The rail industry is expanding in the UK. Since the 1950s, the rail system throughout the country has grown steadily, both in terms of track networks and overall train traffic. This means the industry's workforce has also steadily expanded, and professionals are needed for every aspect of the transit infrastructure, from ticket sales to track construction and train operations. It is estimated that trains transport about 8% of all freight carried in the UK, and the sector is therefore quite important to the national economy.
At present, the industry is experiencing a skills shortage, which is projected to continue in coming years as the sector expands. Recruitment agencies have recently seen a particular need for electricians and safety personnel, and those with engineering and mechanical expertise are also in high demand. The Railway Engineering Apprenticeship programme offers a valuable opportunity for young people seeking careers in rail transit. The programme is open to ages 16-18, and even admits a limited number of school-leavers each year.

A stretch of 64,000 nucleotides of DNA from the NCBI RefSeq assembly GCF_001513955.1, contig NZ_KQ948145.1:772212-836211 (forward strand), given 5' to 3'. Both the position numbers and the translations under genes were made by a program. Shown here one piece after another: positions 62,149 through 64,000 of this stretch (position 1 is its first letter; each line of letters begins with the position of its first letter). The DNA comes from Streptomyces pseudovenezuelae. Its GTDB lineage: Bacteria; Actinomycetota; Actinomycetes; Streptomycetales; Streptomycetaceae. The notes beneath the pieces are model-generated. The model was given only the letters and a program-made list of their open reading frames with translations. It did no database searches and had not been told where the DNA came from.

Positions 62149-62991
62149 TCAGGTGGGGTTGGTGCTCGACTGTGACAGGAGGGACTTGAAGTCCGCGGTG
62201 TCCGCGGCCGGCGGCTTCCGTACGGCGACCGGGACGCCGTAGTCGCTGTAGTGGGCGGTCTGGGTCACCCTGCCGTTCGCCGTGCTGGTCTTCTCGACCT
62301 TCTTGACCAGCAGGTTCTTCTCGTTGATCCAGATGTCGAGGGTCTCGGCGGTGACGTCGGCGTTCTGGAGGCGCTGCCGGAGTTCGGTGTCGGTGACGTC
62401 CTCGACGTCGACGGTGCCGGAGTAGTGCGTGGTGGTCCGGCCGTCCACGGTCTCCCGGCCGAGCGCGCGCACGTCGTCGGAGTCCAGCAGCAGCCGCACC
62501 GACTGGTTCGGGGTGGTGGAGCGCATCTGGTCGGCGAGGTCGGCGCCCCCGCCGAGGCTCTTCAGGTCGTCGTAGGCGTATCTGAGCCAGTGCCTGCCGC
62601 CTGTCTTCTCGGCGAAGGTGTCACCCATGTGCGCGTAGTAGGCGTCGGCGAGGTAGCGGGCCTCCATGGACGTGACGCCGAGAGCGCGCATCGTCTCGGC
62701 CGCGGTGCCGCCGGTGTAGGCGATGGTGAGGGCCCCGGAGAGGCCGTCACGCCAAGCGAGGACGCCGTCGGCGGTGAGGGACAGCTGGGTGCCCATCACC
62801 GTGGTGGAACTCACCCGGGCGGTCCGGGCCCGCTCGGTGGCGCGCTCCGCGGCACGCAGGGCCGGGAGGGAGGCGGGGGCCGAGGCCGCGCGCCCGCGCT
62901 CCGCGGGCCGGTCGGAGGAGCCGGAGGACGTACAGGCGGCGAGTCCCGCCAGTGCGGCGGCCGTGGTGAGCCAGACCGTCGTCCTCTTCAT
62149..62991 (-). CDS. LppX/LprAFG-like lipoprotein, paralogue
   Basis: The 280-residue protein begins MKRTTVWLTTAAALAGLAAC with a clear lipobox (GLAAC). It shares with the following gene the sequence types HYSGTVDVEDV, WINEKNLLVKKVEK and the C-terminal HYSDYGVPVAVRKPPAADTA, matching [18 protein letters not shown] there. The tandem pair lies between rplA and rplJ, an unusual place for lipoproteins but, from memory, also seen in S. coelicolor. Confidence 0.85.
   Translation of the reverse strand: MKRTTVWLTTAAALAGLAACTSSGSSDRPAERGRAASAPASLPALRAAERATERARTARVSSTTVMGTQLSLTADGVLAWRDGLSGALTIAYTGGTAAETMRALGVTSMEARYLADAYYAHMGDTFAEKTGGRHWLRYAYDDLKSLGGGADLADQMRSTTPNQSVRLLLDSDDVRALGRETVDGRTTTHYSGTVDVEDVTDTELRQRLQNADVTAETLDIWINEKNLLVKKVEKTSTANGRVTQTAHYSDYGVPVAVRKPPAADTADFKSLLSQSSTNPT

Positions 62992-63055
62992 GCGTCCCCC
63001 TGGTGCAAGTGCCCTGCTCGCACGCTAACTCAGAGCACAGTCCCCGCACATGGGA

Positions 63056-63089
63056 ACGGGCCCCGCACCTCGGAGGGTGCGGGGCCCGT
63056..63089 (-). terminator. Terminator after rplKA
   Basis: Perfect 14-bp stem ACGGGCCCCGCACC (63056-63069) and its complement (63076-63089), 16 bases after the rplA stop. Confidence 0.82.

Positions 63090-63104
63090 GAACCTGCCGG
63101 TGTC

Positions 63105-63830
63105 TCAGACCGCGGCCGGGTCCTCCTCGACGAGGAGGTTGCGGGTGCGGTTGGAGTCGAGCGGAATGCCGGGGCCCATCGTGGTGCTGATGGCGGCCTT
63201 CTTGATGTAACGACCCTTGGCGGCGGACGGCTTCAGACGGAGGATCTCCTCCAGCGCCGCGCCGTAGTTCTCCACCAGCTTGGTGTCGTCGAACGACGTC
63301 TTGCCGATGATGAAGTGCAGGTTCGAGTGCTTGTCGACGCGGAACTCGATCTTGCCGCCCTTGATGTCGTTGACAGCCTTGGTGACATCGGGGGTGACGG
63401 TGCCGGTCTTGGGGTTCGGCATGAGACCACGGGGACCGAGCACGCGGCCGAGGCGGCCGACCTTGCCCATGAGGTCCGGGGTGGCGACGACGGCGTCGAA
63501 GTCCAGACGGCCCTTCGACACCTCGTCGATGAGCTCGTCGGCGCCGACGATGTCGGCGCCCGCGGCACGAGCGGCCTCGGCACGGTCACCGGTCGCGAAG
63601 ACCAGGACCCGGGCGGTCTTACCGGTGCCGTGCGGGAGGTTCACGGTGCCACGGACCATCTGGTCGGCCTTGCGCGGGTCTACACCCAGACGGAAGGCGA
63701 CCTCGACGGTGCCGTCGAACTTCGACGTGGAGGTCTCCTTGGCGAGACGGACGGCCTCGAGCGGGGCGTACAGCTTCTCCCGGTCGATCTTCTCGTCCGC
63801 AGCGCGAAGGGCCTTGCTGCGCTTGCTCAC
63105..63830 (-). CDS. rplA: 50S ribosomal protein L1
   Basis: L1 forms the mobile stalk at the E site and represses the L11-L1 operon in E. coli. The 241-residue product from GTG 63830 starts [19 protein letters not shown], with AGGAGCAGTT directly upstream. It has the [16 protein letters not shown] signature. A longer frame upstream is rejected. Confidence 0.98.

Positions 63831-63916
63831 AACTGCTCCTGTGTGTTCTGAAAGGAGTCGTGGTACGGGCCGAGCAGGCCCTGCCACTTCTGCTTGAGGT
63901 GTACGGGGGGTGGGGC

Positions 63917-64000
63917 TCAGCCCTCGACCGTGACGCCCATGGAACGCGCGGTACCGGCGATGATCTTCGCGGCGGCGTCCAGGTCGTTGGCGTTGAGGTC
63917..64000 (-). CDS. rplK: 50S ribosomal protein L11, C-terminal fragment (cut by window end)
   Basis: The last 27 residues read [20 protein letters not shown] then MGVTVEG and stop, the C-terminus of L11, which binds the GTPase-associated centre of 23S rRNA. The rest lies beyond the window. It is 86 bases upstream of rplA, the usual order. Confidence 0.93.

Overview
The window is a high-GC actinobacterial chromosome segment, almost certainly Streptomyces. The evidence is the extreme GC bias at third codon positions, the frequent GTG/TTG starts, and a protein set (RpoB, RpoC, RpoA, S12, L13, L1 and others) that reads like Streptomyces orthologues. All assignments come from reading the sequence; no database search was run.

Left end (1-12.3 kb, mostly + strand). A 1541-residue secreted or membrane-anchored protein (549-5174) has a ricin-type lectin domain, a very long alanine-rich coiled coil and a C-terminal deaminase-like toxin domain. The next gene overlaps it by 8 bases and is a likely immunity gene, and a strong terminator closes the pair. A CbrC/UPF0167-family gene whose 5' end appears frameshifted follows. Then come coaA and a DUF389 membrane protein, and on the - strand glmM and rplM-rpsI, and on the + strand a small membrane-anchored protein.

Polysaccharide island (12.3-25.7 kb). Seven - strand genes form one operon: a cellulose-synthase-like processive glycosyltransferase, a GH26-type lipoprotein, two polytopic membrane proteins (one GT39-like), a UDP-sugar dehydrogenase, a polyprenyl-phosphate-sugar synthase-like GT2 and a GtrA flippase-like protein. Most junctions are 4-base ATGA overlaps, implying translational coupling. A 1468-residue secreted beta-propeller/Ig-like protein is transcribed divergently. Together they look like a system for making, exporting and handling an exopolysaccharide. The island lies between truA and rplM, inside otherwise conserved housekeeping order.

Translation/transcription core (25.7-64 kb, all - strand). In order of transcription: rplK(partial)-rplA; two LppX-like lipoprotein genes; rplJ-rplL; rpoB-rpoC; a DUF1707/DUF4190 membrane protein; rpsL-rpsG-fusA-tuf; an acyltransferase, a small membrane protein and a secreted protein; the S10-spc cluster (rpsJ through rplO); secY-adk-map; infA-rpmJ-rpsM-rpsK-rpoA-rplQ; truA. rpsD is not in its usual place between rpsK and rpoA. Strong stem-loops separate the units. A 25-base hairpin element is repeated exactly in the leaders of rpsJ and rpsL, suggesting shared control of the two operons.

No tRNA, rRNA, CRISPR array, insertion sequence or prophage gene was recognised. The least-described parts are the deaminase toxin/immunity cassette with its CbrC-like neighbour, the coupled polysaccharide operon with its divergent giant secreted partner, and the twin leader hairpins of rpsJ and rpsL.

Salaries vary widely depending on the area providing employment. As more than 58% of all rail journeys start or finish in London, the vast majority of jobs are London-based. Of course, for many in the industry, the career involves frequent travel.